They can share the road!

Residents of Woodside held a meeting about the future CCT on March 8. Representatives were present from MTA, MNCPPC, MCDOT, and the office of Councilmembers Elrich and Ervin to answer questions from the community. Much of the discussion is summarized in the Gazette online article Woodside community discusses Capital Crescent Trail.

Some trail opponents were requesting a detailed analysis of the economic benefit of the part of the trail along Woodside. The inference appeared to be (at least to me) that if this part of the trail is not cost effective, then it should be eliminated or moved. One trail opponent asserted the trail should be moved to Second Avenue. When I pointed out that an off-road trail could not fit along Second Avenue, the response was “They can share the Road!”.

Georgetown Branch Trail crossing of 16th Street

Georgetown Branch Trail crossing of 16th Street -
This is what sharing the road looks like.

Mike Madden of MTA made the obvious point that the CCT is planned to be part of a regional trail network, and you can’t take away a segment here or there without destroying the whole. He also said as reported in the Gazette: “I don’t know how you would economically justify a trail,” Madden said. “It’s like trying to justify a park.”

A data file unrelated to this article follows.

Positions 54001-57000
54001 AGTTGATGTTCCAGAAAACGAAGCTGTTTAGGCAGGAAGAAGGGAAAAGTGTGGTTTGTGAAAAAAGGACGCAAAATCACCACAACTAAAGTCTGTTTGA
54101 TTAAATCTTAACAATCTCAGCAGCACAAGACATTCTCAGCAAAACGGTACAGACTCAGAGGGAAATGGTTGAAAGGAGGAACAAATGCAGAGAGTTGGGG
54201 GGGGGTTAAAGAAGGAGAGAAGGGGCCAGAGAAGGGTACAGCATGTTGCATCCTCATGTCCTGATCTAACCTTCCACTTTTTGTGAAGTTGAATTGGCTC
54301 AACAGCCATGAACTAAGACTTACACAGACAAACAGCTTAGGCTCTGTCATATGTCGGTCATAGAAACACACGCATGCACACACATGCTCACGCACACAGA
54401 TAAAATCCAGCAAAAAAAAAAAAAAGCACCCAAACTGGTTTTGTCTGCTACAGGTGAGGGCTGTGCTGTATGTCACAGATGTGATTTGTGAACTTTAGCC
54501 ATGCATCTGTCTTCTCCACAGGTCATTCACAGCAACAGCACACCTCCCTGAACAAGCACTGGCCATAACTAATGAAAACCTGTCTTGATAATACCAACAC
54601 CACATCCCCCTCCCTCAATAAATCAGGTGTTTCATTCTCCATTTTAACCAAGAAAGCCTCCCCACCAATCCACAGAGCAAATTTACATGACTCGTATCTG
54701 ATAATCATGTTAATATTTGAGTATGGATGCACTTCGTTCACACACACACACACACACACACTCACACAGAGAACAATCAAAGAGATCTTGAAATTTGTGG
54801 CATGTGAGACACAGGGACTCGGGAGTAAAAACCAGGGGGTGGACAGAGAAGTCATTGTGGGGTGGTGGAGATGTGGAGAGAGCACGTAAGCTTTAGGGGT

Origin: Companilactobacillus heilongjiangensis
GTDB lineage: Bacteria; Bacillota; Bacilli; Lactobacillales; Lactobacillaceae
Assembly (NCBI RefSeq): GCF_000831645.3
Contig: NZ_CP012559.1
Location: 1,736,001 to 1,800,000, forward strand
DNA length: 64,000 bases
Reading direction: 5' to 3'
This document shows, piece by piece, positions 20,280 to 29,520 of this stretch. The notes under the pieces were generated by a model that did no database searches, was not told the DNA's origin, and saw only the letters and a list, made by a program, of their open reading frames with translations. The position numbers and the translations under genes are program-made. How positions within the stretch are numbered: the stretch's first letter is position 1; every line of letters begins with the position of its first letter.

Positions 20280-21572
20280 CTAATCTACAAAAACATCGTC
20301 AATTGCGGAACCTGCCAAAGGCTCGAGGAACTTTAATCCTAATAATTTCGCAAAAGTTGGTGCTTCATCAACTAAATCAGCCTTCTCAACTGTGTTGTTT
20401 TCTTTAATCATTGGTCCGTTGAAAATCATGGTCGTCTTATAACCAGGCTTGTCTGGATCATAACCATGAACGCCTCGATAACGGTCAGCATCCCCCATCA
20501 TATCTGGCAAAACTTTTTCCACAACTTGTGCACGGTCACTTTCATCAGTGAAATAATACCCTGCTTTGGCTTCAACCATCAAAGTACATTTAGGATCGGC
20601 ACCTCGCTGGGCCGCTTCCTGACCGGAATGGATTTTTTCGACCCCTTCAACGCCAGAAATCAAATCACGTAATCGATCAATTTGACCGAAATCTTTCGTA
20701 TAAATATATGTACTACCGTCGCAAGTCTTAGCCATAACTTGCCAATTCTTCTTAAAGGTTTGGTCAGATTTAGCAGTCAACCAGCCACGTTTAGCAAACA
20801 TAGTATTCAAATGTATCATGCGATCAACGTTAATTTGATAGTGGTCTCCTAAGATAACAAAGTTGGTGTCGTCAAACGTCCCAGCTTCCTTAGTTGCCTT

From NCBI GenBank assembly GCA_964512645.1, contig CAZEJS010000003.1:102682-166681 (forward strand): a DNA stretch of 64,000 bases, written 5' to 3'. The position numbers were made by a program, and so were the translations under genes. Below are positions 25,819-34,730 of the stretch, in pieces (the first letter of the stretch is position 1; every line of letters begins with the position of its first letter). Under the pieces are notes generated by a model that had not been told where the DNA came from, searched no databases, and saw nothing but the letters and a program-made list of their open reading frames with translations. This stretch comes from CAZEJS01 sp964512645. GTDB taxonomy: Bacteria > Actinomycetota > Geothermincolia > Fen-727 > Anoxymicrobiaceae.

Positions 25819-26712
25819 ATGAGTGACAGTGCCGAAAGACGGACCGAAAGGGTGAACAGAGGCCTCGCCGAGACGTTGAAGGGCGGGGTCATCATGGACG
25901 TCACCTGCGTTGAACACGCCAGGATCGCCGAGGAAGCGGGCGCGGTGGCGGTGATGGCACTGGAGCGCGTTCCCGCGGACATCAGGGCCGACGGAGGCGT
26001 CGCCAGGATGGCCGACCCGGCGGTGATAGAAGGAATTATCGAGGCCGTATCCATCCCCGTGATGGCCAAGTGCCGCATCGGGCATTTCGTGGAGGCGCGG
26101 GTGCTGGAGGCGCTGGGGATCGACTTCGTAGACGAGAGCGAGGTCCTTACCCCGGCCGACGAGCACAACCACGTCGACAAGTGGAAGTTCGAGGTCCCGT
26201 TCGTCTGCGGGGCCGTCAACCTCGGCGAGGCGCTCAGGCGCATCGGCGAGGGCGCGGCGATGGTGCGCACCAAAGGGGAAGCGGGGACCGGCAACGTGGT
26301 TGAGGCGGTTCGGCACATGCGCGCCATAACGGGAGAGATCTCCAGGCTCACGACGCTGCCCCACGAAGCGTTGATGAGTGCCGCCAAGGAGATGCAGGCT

I found it interesting that one of the strongest trail opponents was demanding a detailed economic analysis to justify the Trail while also expressing concern that funding for the trail might compete for funds with the new Silver Spring Library. I’m not aware that the library has ever had a detailed analysis of its economic benefit compared to its cost, and doubt that is realistic to do. I strongly support the library. I don’t support a double standard that requires an unrealistic economic analysis and justification for trails but not for parks or libraries.

Aside from the unrealistic demand for a detailed trail economic analysis and justification, I believe the concerns expressed by residents were either addressed at the meeting or will be addressed in future meetings as the design of the Purple Line and Trail moves forward. The majority of Woodside residents will continue to support the trail. They understand that any trail along Second Avenue will always be a fake trail.

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3 Responses to “They can share the road!”

  1. Bravo, Wayne! —- and as you note elsewhere, public education is another good example (in addition to trails, libraries, parks, …) of something that we know is a huge long-term win but is hard to justify based on short-sighted immediate economic impact …

  2. David J says:

    We need trails sooner rather than later. Gasoline prices will be much much higher by 2015.

  3. Steve Mohr says:

    Excellent point on the library. How can you require economic impact on a park any more than on a library? When you put the question that way, it makes their point absurd. My main transit routes include CCT, beach drive, Sligo Creek Parkway.